German Soldiers with EX135

Gardner felt so pleased that he decided to go for the 1100cc to 1500 cc records. For Gardner it only required boring the 1086 cc engine out to 1186 cc and rebuilding the engine overnight. Interestingly, the MG team lacked some of the capabilities to do the rebuild and happily found that the Junkers aeronautics engine factory just outside of Dessau showed a willingness to help. Dugdale remarked that their generosity was quite startling considering that Junkers had the task of developing Germany’s latest twin-engine medium bomber the Junker JU88. Dugdale wrote, “This JU88 was a hot secret at the time. One of them flew fast and low over the record road early one morning. I snapped a photo that I brought back providing a useful record of its profile for RAF reconnaissance for the mass bombing to come.”

The record runs on Friday for the 1500cc class proved even more successful. EX135 broke 200 mph for the kilometer (204.28 mph), mile (203.85 mph) and 5-kilometer (200.62 mph)

With the record run completed but before departing Germany, Dugdale and his three travel buddies would drive the Lagonda to Berlin. There Gardner would speak of the record braking success for the BBC. While there Dugdale learned of a big event planned for the next day to celebrate the visit of a Yugoslavian dignitary. Dugdale chose to stay. His companions chose to return home.

The following day Dugdale witnessed what he called, “A glimpse of the Nazi propaganda machine at the height of its powers.” A mammoth celebration staged within the Berlin East/West City Axis, a massive 5-kilometer long central mall created as the centerpiece for Albert Speer’s grand architectural plan for Berlin. Dugdale wrote, “The city was crowded with marching spontaneous demonstrators escorted to their posts by double rows of SS troops. Little three-wheeled vans puffed among the crowds distributing the appropriate flags of the Reich and Yugoslavia. Postcards of the Fuhrer and Yugoslavian prince were on sale. Special magazines celebrating the return of the Condor Legion from the Spanish Civil War were selling well. Overhead roared over 150 Junkels and Heinkels, quite a lot of aircraft for 1939. A particularly hearty cheer went up for the Yugoslavian prince by the single expedient that 60,000 lusty throated Hitler youth had been imported. When all was done, the apparently carefree crowd broke up mixing with the helmeted Herman Goering troops whose marching songs echoed among Alfred Speer’s new government buildings.”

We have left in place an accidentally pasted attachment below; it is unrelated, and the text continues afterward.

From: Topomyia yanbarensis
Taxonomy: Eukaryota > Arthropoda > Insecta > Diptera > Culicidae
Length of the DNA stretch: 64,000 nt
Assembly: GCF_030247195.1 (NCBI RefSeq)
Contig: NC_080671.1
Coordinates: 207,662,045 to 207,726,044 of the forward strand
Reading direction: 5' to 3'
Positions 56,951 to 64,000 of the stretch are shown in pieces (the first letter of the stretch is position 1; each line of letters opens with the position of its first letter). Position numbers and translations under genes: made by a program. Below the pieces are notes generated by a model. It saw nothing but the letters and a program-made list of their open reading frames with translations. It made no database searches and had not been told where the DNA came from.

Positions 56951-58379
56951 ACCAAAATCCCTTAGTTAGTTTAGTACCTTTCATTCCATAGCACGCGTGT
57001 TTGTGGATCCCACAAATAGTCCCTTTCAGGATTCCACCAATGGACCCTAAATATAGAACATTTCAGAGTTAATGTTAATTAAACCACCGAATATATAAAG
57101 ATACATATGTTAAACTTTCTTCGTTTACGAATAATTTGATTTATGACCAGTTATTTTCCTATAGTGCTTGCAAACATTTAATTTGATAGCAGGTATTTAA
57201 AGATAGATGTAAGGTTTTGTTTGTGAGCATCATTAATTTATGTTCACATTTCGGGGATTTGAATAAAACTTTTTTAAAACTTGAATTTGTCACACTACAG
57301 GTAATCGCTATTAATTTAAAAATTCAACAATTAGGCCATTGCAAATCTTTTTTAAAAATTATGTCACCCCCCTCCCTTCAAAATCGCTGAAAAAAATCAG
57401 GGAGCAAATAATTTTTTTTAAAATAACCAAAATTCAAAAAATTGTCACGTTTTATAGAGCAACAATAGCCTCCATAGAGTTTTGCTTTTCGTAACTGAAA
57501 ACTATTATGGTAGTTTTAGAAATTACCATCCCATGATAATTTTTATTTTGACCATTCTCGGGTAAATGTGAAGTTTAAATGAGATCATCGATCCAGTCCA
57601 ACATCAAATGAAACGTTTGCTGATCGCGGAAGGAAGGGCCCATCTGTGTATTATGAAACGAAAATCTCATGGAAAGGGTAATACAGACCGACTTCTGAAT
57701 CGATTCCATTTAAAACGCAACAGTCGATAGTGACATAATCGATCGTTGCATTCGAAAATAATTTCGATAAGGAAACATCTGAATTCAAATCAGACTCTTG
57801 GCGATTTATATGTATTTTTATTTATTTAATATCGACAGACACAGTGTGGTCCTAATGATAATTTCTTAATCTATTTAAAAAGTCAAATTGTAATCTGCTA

Shortly afterward, on a train back to Dessau Dugdale pondered the meaning of all he had witnessed.

Within weeks WWII would provide answers.


By |2023-09-15T01:19:40+00:00September 15th, 2023|6 Comments

Conversations With People We Value #47

Classic car auctions can be enormously entertaining events featuring wild mano a mano jousts of dueling checkbooks, or not. Much depends on the person at the rostrum wielding the gavel. In the case of Gooding & Company, the auction rostrum is home to one of the most capable and entertaining auctioneers in the world.